The last few weeks have been challenging for me, my patients, LOUD Crowd members, and my friends and neighbors living in SW Florida following hurricane Ian.

For me, it was the second Category 4 hurricane that has affected the community where I live and work, and to say I was dreading its occurrence would be an understatement. Hunkered down in my neighbor’s laundry room with our dogs, we spent 24 hours listening to pounding rain and howling wind rip shingles off her roof and for a few moments, imagined how horrendous it must be for people in Ukraine who have suffered for days and weeks in basements while bombs explode around them.

The days after the hurricane without power or internet reduced communication to text messages with friends and claims adjustors, face to face communication with neighbors that we have hardly known, and hours of manual labor including raking, cutting, and hauling debris. And, all of it culminating with a few of “why me again” good cries.

Several weeks have passed now, and mental and physical fatigue, while still present, have given way to some semblance of a normal routine of work and daily life, though one only must step outdoors and see the piles of debris and canopy of blue roofs to realize it’s anything but normal. At times I feel irritable, and then quickly try to shift to a place of gratefulness, recognizing that some people have lost everything.

Resilience in the Face of Parkinson’s or other Disease Diagnosis

Several years ago, I wrote a blog post about resilience in the face of a Parkinson’s disease diagnosis.

The ongoing changes in functional skills and living with the uncertainty that comes along with PD or any degenerative disease diagnosis can lead to significant adjustment difficulties including symptoms of depression and anxiety and a wavering sense of self. I am guessing not too different than what some people suffer after a natural disaster.

Yet, I see evidence all the time among my patients that many people with a medical diagnosis of Parkinson’s, aphasia from a stroke, or the aftermath of head-neck cancer treatment somehow muster the strength and resilience that is necessary to persevere through the challenges life sometimes presents.

Resilience has been described as a dynamic process whereby individuals cope with and exhibit positive behavioral adaptation to stress, challenge, and adversity. Research studies have demonstrated that resilience is composed of several elements, including, but not limited to, cognitive factors such as creativity, intelligence and maintaining perspective; personality characteristics such as having a positive/optimistic attitude; the tendency to resolve sources of depression and anxiety to maintain sound emotional well-being; and social factors such as a belief of social support and sense of connectedness to the environment.

Individuals who are resilient have coping strategies which may include the ability to view the obstacles in front of them as challenges to overcome rather than hopeless barriers.

Individuals with health challenges who maintain a positive attitude, optimism, and happiness, and invest energy in controlling the variables over which they have control, and not focusing on or magnifying challenges that are out of their control can lead to longer lives, less disability, and increased quality of life.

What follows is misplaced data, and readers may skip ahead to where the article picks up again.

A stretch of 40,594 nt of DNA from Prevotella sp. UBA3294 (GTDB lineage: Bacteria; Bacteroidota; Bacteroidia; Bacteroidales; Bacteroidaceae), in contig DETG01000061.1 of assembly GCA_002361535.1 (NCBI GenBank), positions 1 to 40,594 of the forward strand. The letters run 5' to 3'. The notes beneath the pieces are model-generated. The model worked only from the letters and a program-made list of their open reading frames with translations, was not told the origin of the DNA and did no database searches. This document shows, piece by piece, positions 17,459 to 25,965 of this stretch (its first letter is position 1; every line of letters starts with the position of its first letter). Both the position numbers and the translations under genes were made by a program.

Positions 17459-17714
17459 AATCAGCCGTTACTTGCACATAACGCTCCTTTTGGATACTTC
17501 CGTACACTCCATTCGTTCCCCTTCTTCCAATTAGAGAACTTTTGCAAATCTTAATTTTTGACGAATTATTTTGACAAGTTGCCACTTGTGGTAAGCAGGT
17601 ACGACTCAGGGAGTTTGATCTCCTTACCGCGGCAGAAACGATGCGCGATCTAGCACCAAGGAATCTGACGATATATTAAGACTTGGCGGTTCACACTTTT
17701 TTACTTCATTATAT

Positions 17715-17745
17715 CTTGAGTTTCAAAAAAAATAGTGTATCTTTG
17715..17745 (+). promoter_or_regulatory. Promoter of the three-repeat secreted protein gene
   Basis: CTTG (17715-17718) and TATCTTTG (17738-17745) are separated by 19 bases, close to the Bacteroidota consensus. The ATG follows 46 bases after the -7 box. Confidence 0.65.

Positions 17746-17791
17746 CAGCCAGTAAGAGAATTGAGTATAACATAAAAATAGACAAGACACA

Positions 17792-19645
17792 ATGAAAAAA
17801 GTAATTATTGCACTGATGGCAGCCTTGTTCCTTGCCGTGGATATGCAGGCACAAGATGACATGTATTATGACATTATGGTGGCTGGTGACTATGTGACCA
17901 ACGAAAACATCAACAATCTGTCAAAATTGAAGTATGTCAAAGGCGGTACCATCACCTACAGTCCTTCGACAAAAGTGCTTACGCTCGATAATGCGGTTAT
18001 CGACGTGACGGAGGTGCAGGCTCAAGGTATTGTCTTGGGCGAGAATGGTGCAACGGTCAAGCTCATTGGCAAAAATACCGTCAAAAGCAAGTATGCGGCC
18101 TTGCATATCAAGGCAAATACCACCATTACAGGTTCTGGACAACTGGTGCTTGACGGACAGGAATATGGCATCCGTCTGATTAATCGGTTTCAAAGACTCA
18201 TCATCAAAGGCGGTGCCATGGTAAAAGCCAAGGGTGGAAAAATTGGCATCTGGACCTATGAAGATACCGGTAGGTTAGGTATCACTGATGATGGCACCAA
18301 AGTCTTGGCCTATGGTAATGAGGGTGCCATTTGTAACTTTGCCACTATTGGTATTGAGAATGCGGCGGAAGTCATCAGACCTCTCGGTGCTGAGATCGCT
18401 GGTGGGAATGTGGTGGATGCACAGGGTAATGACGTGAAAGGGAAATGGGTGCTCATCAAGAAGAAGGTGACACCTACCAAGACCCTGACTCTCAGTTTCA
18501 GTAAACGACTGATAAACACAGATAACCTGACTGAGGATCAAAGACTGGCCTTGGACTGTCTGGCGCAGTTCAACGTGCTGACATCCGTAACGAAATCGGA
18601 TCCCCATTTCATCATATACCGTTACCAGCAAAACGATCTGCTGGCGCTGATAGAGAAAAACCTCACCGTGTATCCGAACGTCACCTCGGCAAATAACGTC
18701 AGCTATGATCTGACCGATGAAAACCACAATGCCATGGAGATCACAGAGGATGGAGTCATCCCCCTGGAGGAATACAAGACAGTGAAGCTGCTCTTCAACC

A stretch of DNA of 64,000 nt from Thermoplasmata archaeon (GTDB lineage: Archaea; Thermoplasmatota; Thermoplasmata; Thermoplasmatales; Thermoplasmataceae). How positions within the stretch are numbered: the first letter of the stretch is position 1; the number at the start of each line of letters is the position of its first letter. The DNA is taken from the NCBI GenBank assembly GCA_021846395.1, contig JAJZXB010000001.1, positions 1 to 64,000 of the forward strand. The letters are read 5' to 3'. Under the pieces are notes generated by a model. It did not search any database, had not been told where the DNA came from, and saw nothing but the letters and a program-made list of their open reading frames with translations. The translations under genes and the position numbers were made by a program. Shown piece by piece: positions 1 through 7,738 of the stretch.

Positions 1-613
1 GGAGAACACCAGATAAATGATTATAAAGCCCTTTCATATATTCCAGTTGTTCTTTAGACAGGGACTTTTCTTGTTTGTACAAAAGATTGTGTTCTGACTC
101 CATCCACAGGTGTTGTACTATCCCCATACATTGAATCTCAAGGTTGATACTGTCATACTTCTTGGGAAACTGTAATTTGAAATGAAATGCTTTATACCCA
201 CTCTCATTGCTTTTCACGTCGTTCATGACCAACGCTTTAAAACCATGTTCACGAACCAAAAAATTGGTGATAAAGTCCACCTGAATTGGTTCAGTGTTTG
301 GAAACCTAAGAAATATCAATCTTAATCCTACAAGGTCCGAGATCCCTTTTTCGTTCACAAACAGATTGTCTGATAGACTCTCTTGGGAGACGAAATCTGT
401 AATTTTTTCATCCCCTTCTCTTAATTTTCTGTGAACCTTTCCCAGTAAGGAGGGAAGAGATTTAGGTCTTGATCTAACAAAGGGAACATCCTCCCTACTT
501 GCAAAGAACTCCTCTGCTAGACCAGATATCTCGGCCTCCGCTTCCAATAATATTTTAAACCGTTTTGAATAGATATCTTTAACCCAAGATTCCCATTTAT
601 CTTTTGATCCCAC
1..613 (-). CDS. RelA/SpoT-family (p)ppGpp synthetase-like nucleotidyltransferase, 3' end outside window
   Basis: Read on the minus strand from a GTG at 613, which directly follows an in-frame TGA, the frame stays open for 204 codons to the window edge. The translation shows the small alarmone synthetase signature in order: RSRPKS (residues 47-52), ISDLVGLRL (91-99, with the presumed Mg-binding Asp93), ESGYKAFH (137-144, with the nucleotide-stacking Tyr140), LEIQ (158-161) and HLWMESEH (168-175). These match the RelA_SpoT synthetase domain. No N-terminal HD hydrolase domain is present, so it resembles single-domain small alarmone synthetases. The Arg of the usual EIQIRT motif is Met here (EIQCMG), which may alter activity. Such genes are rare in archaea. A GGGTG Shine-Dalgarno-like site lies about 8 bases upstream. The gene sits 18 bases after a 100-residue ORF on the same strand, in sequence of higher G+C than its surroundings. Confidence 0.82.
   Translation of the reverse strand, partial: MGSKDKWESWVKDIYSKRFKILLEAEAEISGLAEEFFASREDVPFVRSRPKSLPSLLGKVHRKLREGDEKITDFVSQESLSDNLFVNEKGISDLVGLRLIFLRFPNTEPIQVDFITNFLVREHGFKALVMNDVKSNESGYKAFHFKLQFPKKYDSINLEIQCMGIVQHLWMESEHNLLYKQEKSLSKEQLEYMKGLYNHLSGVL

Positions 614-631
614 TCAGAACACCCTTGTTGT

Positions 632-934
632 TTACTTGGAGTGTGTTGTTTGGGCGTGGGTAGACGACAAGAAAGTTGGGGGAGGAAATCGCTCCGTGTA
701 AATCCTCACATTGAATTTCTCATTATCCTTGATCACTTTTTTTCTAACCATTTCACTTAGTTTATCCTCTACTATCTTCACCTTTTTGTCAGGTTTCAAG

We Get by with a Little Help from Our Friends

On Thursday September 29, the day after Hurricane Ian, I had a few email messages come through my phone from LOUD Crowd members letting me know that they were ok but would not be attending class that day. On the subsequent days other members began to check in, a testimonial to how important our weekly gatherings have become not only for maintenance of communication, but for support and friendship.

This October begins the 7th year of the Charlotte County LOUD Crowd. Some members have attended the weekly class faithfully since its inception, and I have witnessed over the years the impact an after-therapy group like this can have in supporting resilience.

The American Psychological Association suggests “10 Ways to Build Resilience,” which include:

 (1) maintain good relationships with close family members, friends and others.

(2) avoid seeing crises or stressful events as unbearable problems.

(3) accept circumstances that cannot be changed.

(4) develop realistic goals and move towards them.

(5) take decisive actions in adverse situations.

(6) look for opportunities of self-discovery after a struggle with loss.

(7) develop self-confidence.

(8) keep a long-term perspective and consider the stressful event in a broader context.

(9) maintain a hopeful outlook, expecting good things and visualizing what is wished;

(10) take care of one’s mind and body, exercising regularly, paying attention to one’s own needs and feelings.

And if I might add… sometimes it just helps to have a good cry!

Photo by Roberto Hund:

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My MissionTo enlist individuals in their treatment, and help them express their personality & spirit through voice. To educate  and empower. Mary Spremulli, MA, CCC-SLP * FiTOUR® Group Exercise Instructor * Voice Aerobics® A Whole Body Approach to Voice Practice

             Voice Aerobics the heART and Science of Voice Practice